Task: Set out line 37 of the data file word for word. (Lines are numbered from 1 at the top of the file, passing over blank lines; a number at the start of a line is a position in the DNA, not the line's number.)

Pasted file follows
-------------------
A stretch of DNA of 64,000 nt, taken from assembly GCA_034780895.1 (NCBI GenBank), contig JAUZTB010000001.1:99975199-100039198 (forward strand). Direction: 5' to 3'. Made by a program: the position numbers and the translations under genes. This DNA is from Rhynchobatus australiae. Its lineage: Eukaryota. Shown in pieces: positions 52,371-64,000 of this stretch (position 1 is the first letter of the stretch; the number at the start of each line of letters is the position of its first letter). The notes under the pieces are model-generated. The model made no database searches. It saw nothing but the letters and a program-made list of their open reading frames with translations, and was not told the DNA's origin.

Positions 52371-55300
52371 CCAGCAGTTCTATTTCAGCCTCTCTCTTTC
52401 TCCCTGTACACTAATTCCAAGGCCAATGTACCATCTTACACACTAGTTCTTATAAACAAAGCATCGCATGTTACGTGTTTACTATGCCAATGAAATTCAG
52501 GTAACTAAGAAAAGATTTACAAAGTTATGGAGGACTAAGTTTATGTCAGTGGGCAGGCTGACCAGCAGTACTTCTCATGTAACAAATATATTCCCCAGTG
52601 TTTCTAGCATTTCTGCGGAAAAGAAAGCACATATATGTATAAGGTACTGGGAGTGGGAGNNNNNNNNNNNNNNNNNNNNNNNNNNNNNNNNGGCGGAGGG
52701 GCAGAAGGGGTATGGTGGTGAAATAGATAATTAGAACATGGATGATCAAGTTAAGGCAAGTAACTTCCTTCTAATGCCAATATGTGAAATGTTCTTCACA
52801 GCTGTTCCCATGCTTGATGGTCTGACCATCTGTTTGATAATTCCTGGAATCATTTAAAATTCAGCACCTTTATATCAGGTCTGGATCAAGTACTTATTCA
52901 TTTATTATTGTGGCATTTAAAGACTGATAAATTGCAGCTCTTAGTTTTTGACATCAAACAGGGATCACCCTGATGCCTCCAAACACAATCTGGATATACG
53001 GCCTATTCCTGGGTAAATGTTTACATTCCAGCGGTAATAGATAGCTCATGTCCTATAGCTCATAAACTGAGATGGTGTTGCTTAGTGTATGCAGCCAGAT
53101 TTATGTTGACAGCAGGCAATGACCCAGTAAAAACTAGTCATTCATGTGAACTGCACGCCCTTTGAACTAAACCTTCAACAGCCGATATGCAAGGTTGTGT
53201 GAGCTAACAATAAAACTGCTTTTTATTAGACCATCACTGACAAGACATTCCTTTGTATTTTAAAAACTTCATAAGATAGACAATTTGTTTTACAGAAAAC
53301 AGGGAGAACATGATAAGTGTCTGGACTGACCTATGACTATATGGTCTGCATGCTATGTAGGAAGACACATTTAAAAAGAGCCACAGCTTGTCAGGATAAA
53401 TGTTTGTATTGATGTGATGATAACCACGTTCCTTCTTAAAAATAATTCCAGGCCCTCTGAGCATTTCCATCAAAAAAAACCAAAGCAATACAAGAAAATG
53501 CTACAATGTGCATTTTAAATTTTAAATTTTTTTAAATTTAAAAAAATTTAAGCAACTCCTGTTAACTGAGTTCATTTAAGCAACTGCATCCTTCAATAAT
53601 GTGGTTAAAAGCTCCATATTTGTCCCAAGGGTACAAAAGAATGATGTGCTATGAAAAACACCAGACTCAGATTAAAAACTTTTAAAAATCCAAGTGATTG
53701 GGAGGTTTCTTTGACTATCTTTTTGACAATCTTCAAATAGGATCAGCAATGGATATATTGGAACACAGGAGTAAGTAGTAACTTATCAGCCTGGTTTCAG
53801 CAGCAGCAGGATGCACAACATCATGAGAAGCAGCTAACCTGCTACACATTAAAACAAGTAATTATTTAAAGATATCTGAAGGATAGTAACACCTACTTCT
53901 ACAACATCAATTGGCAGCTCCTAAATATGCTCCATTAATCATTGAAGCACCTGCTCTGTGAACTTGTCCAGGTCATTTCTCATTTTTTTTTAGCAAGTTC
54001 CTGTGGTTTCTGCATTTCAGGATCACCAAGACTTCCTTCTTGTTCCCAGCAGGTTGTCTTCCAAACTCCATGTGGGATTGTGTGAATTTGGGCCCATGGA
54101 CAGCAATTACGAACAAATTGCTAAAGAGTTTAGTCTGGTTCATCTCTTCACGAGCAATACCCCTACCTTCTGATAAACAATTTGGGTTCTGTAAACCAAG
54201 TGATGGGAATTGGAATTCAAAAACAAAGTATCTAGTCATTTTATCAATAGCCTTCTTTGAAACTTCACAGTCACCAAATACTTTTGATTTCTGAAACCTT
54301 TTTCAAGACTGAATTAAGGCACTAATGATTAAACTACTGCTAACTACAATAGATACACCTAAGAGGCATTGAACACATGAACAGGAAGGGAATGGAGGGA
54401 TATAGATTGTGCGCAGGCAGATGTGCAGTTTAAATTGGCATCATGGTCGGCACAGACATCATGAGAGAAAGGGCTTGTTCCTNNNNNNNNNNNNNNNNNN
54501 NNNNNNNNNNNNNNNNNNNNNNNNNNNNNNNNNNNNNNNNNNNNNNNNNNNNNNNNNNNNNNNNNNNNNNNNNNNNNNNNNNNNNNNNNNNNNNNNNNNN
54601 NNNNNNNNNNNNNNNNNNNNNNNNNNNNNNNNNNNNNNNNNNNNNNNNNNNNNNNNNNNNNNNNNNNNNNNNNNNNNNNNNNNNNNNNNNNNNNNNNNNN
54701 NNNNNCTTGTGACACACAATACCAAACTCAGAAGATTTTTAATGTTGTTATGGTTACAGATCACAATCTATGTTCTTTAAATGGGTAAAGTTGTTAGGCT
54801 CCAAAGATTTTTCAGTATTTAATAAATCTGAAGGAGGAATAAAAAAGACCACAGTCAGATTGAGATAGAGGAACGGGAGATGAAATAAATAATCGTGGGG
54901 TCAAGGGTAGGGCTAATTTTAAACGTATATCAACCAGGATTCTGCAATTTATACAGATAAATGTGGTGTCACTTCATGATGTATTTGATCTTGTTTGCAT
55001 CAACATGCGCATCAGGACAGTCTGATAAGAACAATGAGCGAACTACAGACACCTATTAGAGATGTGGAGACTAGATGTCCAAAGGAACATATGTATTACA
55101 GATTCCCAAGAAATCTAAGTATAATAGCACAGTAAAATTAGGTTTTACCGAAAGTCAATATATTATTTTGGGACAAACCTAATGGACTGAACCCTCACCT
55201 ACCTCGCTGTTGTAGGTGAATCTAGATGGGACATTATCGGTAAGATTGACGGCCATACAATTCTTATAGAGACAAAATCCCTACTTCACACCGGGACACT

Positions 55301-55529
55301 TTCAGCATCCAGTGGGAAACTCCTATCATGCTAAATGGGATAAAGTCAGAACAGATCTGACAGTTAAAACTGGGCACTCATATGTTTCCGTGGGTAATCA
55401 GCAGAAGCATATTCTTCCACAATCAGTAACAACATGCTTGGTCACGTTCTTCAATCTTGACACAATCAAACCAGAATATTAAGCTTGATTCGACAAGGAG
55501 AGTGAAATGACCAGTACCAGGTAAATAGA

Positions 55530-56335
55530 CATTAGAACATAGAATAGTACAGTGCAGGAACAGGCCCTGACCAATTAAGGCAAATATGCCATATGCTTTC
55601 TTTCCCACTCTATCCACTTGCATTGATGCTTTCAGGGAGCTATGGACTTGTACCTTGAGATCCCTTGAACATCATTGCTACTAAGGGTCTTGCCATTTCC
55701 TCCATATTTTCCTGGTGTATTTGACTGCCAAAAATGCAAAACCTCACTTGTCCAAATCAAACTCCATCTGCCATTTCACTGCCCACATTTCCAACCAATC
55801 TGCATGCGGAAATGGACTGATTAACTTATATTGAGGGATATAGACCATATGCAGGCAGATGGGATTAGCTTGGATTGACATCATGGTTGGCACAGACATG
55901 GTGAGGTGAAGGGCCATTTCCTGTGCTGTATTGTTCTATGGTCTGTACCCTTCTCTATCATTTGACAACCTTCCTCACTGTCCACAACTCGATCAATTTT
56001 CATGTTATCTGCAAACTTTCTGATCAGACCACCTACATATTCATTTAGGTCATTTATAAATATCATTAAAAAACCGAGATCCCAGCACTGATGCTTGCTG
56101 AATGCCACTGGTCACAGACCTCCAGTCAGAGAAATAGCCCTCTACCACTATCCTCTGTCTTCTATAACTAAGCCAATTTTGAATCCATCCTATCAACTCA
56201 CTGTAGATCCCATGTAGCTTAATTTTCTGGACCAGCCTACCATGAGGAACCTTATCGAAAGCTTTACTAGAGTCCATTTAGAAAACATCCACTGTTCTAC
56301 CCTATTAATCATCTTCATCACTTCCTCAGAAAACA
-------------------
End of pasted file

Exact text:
Positions 55530-56335